The imaging of children has always been a critically important aspect of diagnostics. This is because children often cannot (as adults can) express how they feel or where it hurts most. Children’s bodies may also be more fragile and susceptible to the dangers of things like ionic radiation or the side effects of drugs and tracers. They can also be prone to claustrophobia.

Consequently, pediatric radiology has had to develop special procedures and equipment to deal with the special needs of children. One type of technology which has greatly helped in this matter is the development of Open Pediatric Imaging. Some of the most important facts regarding the use of MRIs include:

  1. Sedation of children must be approached with extreme care—more so than adults. Children are more likely to have a negative reaction to chemicals introduced into their systems. For that reason, Open Pediatric Imaging is a much safer choice than standard MRIs or other types of imaging modalities.
  1. Whatever equipment, training and procedures are introduced to pediatric radiology should be done while consulting such organizations as the American Academy of Pediatrics (AAP) or the American Academy of Pediatric Dentistry (AAPD). Such communication, Columbus MRI Doctors opine, will only greatly improve chances of creating uniform practices throughout the industry.
  1. One should note that “pediatric” refers to children up to 21 years old. This distinction is important because some people wrongly conclude that older children are no longer in need of special supervision and care. Columbus MRI Center reminds everyone that older children may need the same protection and care that younger ones do.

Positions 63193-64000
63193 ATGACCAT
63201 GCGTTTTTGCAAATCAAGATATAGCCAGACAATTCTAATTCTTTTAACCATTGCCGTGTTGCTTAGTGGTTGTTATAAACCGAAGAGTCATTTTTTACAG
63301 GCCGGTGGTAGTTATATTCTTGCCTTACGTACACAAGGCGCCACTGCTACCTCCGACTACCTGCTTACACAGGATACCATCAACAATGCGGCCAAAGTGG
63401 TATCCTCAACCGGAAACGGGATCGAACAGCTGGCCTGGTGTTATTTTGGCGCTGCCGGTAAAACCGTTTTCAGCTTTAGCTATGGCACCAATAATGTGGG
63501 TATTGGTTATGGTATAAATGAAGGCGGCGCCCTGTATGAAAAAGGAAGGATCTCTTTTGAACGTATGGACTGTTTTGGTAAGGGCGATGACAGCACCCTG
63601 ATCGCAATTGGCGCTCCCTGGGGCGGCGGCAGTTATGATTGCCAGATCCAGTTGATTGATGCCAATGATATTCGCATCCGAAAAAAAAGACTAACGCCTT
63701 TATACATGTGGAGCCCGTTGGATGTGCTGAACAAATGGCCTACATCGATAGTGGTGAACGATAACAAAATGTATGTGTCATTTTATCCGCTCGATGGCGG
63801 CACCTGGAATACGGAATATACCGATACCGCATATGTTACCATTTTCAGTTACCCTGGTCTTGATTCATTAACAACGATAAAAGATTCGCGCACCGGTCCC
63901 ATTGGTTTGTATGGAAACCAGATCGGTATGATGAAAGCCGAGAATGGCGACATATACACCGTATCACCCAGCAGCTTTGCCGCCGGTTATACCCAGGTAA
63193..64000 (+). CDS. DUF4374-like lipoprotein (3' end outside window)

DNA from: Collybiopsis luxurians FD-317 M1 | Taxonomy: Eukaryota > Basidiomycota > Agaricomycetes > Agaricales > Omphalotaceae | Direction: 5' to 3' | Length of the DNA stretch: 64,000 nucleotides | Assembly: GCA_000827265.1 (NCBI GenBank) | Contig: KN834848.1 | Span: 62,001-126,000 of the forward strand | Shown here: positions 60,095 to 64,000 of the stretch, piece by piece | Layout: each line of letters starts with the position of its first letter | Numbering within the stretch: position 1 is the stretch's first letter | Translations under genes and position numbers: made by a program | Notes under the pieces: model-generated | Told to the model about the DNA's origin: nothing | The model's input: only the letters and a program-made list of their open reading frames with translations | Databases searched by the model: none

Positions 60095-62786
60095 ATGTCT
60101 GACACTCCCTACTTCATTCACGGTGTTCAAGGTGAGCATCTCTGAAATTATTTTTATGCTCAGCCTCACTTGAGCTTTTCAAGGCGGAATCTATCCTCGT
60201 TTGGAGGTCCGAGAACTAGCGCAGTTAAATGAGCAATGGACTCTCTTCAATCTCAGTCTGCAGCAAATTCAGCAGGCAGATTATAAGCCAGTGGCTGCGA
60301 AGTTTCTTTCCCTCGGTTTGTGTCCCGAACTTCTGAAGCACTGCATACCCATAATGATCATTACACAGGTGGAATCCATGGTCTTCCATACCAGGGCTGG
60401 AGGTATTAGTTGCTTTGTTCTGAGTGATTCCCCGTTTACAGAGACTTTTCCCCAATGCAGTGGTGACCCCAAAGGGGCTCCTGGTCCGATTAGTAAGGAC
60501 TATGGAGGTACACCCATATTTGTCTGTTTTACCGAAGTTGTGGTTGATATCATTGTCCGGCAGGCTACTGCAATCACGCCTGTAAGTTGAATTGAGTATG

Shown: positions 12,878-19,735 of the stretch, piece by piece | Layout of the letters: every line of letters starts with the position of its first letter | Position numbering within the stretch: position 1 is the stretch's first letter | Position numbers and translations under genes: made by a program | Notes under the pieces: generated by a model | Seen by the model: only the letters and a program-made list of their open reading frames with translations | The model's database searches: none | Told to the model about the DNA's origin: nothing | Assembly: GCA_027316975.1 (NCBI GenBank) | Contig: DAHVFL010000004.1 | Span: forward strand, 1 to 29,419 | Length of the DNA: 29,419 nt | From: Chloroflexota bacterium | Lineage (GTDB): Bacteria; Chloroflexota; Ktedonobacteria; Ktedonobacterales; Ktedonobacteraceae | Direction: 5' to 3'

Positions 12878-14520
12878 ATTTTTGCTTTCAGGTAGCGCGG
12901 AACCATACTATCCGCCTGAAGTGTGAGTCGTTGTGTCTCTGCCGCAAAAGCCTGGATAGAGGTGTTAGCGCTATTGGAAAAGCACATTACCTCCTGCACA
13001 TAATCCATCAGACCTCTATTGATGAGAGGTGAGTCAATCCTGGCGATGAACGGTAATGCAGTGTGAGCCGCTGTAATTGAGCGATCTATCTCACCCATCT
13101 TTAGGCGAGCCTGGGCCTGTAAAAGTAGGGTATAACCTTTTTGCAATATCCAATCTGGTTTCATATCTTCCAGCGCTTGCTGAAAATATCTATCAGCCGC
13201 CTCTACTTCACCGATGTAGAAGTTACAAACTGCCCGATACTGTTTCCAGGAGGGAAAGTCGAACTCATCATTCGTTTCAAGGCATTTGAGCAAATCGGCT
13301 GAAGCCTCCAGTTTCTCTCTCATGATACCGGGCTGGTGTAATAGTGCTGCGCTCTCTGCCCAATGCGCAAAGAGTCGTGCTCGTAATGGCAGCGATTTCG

1. The use of adult-based studies and templates for the review/evaluation of pediatric imaging should be discouraged whenever possible. What is seen in results of pediatric imaging, for example, may be somewhat different than the expected norm for most adults. This, at the very least, should be kept in mind.
  1. Open imaging is ideal for children not only because it spares them the potentially damaging effects (on a long-term basis) of radiation but because it can be less intimidating than alternatives, including regular MRIs (which may be claustrophobia-inducing).
  1. Professionals need to keep in mind the great variety in brain morphometric measures among not only individual pediatric patients but also among boys and girls. Such a seemingly self-evident fact can greatly assist not only in individual diagnostics but in evaluating studies.
  1. Open MRI imaging is opening new doors in the area of developmental pediatric radiology. Although it is known that the brain changes as humans develop from an early change, such changes have not been mapped out as well as some people think. In fact, Ohio MRI posits that much work remains to be done in this area.
  1. Since imaging is a comparative science (i.e., it depends on comparing normal tissue to diseased tissue), it is important that not only children but all patients be documented as they receive diagnostic imaging. This will allow for long-term, far-reaching, across-the-board comparisons.
  1. Statistical analysis is making it possible for pediatric imaging to be continuously enhanced.
  1. Open Pediatric Imaging can not only improve the health of individual children but help expand the frontiers of pediatric radiology.


Pediatric radiology is an ever-improving field. This should result in less invasive diagnostics and treatment for children. In the long run, it will make them less afraid to go to the doctor; doctors, on the other hand, will be able to heal young patients more quickly and with much less discomfort.